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RSA SecurID breach began with spear phishing attack

Two waves of email attacks targeted small groups of RSA employees, the company said in a blog post last week revealing the first details of the attack since the breach was announced March 22.

The assault against RSA, the security division of EMC Corp., began with two waves of spear phishing attacks using an attached Microsoft Excel file, which targeted an Adobe Flash zero-day flaw.

The bottom line is that these attacks can be stopped and they have been stopped by other companies that are more prepared.


Avivah Litan,
Vice PresidentGartner Inc.

The phishing attacks took place over a two-day period and targeted two small groups of low-profile employees. Attackers were successful in getting at least one employee to retrieve it from their junk mail folder and open the Excel file titled "2011 Recruitment plan.xls." Eventually, attackers gained access to critical systems. A NetWitness early detection system discovered the anomaly, alerting incident response teams while the attack was in progress, but not before attackers could make off with details about the company's SecurID two-factor authentication products.

Uri Rivner, head of new technologies, identity protection and verification at RSA, shared the first details of the RSA SecurID attack since March 22, when the company warned that information related to its SecurID products was stolen.

According to the details released last week, the attackers installed a backdoor and a variant of the Poison Ivy remote administration tool, to reach out to a remote command-and-control server and navigate through RSA's sensitive systems. Once in, the attackers shoulder surfed on the victims, mapped the network and the resources, and started looking for a path to the coveted assets they desired, Rivner said.

"The attackers first harvested access credentials from the compromised users," Rivner said. "They performed privilege escalation on non-administrative users in the targeted systems and then moved on to gain access to key high value targets, which included process experts and IT and Non-IT specific server administrators."

Once the attackers removed data from the servers of interest, they moved it to "internal staging servers where the data was aggregated, compressed and encrypted for extraction," Rivner said. The data was transferred via FTP using password protected RAR files to an external compromised host. Once there, the attackers removed the files to eliminate any traces of the attack.

While RSA's NetWitness network monitoring system detected the attack in progress, the company failed to have a process in place to reauthenticate suspicious users, said Avivah Litan, vice president at Gartner Inc. In an interview with, Litan said other companies have been successful in stopping similar attacks by deploying layered defenses. For example, many financial firms use secure browsing technologies to monitor end-user interaction with third-party websites in combination with on-site network monitoring, Litan said.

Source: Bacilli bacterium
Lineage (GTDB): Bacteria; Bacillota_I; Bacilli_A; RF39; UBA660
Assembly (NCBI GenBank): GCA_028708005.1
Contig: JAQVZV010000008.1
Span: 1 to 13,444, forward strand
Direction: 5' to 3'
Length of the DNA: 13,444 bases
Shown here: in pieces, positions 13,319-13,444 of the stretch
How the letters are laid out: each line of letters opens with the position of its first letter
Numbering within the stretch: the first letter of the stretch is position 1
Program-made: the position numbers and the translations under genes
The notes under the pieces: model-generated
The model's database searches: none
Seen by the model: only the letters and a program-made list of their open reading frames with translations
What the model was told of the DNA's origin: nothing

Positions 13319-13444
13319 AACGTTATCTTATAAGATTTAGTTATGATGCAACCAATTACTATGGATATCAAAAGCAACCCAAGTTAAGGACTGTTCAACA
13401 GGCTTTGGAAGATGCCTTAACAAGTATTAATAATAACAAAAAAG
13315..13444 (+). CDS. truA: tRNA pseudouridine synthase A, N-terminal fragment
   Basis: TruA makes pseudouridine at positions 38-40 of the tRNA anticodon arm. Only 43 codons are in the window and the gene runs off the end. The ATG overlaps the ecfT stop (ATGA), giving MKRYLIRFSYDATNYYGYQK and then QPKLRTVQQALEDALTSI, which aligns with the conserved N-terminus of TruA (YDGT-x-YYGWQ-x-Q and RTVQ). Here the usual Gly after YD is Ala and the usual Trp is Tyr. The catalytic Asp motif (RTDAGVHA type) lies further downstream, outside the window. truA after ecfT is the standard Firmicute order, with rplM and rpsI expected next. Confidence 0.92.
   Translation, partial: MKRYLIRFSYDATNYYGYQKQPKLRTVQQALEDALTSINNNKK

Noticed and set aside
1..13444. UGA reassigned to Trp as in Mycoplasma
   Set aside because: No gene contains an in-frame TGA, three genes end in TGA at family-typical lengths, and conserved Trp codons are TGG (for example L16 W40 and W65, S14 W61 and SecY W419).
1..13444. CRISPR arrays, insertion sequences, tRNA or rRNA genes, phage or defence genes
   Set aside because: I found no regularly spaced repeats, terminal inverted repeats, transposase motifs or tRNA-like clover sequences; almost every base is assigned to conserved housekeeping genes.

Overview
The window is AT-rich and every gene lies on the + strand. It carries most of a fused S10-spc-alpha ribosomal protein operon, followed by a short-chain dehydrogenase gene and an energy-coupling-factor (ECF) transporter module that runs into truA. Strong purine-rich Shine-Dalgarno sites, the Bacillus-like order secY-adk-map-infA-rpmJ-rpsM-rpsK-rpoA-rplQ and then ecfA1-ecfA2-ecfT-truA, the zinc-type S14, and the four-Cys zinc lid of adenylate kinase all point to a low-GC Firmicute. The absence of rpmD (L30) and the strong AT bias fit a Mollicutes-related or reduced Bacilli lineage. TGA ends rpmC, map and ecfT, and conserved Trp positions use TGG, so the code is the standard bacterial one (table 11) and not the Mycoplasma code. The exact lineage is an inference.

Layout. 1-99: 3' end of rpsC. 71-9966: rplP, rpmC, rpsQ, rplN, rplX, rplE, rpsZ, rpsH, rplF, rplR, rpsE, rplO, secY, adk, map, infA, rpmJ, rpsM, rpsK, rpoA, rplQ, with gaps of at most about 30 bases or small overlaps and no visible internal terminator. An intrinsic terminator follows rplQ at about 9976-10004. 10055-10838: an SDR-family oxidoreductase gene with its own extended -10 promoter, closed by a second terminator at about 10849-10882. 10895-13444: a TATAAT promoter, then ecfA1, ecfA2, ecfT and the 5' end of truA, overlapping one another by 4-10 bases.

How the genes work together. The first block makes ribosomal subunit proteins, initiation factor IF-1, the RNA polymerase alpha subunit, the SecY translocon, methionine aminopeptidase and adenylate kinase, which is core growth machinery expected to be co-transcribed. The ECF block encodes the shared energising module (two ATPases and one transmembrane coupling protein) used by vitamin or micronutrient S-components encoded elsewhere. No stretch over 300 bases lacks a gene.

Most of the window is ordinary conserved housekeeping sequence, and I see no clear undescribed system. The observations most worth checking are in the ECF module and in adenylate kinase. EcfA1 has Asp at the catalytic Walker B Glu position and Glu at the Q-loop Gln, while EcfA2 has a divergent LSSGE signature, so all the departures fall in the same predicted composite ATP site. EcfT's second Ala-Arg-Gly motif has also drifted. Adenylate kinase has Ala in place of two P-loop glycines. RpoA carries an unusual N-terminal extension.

"The bottom line is that these attacks can be stopped and they have been stopped by other companies that are more prepared," said Litan, who was among several analysts briefed on the attack. "There was abnormal user behavior, which [RSA] did detect, but they didn't have an inline process to stop it."

Jon Oltsik, principal analyst at Milford, Mass.-based consulting firm Enterprise Strategy Group, who was also briefed by RSA on Friday, said the attack raises concern that current security technologies are failing to protect against savvy social engineering attacks. "Pretty much anyone can be breached at any time," Oltsik said, adding that it will likely take a major event, like a lengthy power outage before any progress is made.

"We definitely need to improve our technologies, but this is not a technology problem," Oltsik said. "This is a con. Cybercriminals are preying upon human behavior to trust other people. You can deploy all the technology available, but this shows that it's easy to dupe people and overcome that technology."

RSA said response teams were called in to isolate the attack and investigate the breach and within nine hours the company's crisis response plan was thrown into full gear. Support staff and engineering teams were conducting briefings with affected customers, many of those briefings under non-disclosure agreements, based on the customer's specific exposure.

RSA continues to be tight lipped about exactly what part of its two-factor authentication technology was stolen.

In the RSA SecurID system, users are given a keyfob with a token code that changes randomly. Users also set their own four- to eight-digit PIN number. The PIN number and token code is combined into a password to access a secure server. In a worst case scenario, explained Rob VanderBrink, writing about the RSA attack in the Sans Institute's Storm Center diary, cybercriminals could have "obtained a complete or partial customer list, complete with seeds and serial numbers." Serial numbers are assigned to users of SecurID by the customer's RSA SecurID ACE management server. The seed is the encryption key, assigned by RSA. Sources close to the investigation also wouldn't disclose specifics, but said the NetWitness early detection system enabled the company to ensure the attackers "didn't empty the coffers of RSA or SecurID."

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